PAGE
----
When they were first revealed, the details of the NYPD’s program attracted necessary outrage. Associated Press reporters Adam Goldman and Matt Apuzzo won the Pulitzer Prize for their investigative series based on a trove of leaked internal NYPD documents. The series would then become a book, the recently released Enemies Within: Inside the NYPD’s Secret Spying Unit and Bin Laden’s Final Plot Against America. The authors, like much media and many activists, paint a picture of a rogue police department with Ray Kelly at the helm, and an intelligence division chief (David Cohen) with a chip on his shoulder. The NYPD’s excesses are personified, its programs the product of egos and power struggles among people who need to be reined in, rather than fundamentally flawed policing policies and assumptions that are at the root of domestic counterterrorism policing.

Reports that members of the FBI have been publicly critical of the NYPD’s tactics, along with descriptions of turf wars between the two agencies, have contributed to a perception that the federal agency’s intelligence gathering is somehow more restrained and law-abiding than the NYPD’s.

These reactions mask the truth. The NYPD has rightly come under fire, and Muslim New Yorkers have joined forces with other communities sharing serious grievances about NYPD activities, linking stop-and-frisk with surveillance and showing continuity in profiling policies. Together, these advocates successfully passed a historic City Council bill that establishes an inspector general to monitor the NYPD, and another one that prohibits racial profiling—even overriding Mayor Bloomberg’s vetoes of both. Mayoral candidate and likely future mayor Bill de Blasio has supported a future inspector general’s investigation into the legality of the NYPD’s surveillance practices. The NYPD’s lawyers are defending the department’s surveillance and intelligence-gathering practices in three different federal lawsuits. This election season in New York City, candidates have courted the American Muslim vote by decrying suspicionless surveillance.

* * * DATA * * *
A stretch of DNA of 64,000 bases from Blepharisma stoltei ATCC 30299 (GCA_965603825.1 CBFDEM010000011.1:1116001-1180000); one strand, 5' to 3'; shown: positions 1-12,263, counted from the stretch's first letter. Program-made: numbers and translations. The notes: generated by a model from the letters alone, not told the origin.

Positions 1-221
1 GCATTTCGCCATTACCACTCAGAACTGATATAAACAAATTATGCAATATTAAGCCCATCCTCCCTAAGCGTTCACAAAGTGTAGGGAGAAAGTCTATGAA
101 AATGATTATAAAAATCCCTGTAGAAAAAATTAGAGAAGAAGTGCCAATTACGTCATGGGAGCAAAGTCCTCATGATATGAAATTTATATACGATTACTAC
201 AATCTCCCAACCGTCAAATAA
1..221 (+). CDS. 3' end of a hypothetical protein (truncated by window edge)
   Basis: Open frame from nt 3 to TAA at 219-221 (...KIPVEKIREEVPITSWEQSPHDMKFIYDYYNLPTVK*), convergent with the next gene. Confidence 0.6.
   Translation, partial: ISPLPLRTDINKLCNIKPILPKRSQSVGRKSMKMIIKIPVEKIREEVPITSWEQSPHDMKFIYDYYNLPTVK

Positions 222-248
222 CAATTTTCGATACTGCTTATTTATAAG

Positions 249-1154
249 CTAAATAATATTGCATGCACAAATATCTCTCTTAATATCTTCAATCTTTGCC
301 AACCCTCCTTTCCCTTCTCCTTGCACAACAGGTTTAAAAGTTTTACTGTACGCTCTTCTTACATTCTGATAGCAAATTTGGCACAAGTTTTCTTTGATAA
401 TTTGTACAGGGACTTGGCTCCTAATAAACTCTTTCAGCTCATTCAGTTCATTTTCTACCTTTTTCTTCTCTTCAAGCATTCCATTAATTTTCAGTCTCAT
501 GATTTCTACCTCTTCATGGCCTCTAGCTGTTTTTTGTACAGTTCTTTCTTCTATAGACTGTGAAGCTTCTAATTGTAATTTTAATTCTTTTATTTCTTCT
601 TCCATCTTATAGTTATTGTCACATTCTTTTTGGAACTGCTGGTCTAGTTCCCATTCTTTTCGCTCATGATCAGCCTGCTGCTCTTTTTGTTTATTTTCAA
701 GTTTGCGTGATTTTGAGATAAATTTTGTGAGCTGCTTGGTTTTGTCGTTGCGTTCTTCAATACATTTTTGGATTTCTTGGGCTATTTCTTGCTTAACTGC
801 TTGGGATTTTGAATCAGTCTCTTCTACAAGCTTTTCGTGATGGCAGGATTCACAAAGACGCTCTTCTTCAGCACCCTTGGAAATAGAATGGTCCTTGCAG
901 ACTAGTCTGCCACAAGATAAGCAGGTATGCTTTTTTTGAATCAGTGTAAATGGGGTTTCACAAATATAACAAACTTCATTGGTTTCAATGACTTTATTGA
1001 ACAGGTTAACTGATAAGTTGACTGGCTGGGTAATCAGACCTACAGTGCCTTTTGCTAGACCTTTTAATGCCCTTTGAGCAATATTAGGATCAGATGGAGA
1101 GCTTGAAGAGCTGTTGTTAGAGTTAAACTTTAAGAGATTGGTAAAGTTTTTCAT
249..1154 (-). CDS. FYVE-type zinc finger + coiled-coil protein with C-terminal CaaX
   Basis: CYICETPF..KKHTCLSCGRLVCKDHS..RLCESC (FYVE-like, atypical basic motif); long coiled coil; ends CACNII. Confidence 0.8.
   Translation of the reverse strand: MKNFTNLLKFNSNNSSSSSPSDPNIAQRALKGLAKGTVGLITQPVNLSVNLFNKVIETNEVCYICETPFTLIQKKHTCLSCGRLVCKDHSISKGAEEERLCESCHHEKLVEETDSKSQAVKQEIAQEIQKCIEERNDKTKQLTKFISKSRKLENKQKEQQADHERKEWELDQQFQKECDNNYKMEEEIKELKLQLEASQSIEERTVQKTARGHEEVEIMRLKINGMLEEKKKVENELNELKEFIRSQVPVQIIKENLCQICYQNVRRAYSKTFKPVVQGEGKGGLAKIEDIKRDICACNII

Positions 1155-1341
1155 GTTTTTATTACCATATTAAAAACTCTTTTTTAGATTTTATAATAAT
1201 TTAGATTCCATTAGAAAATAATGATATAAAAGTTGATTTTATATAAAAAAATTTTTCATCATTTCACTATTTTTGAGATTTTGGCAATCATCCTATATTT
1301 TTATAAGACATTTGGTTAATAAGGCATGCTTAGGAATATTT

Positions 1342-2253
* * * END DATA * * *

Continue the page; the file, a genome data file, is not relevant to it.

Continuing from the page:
Yet the majority of our clients at CLEAR are victims of aggressive intelligence gathering by the FBI, not the NYPD. Of the more than 100 clients—primarily Muslim New Yorkers—we have served, most have been targeted for what are often misleadingly termed “voluntary interviews.” In the office, we have come to view most of them as fishing expeditions.

These FBI interrogations are as terrifying as they are clumsy:

“What Islamic lecturers do you follow?”

“Would you travel to Bangladesh unaccompanied by a male relative?” (this one directed at a young, devout woman)

“What do you think of the Arab Spring?”

“Do you hate Israel?”

“How often do you call your mother in Yemen?”

On a daily basis, our clients are targeted by FBI agents inquiring into the most intimate and protected areas of their lives. They are approached at night at their homes, stopped in front of their neighbors or children, solicited outside their subway stops or interrogated at their workplaces in front of their colleagues and customers.

And the interrogations are far from voluntary. FBI agents regularly warn our clients who invoke their right to have an attorney present that “they can do this the easy way or the hard way.” One client was so frightened by the agents’ threats that he agreed to accompany them to FBI headquarters and let them strap him to what they claimed was a polygraph machine for four hours as they peppered him with questions, accused him of lying and then turned around and asked him to work for them as an informant.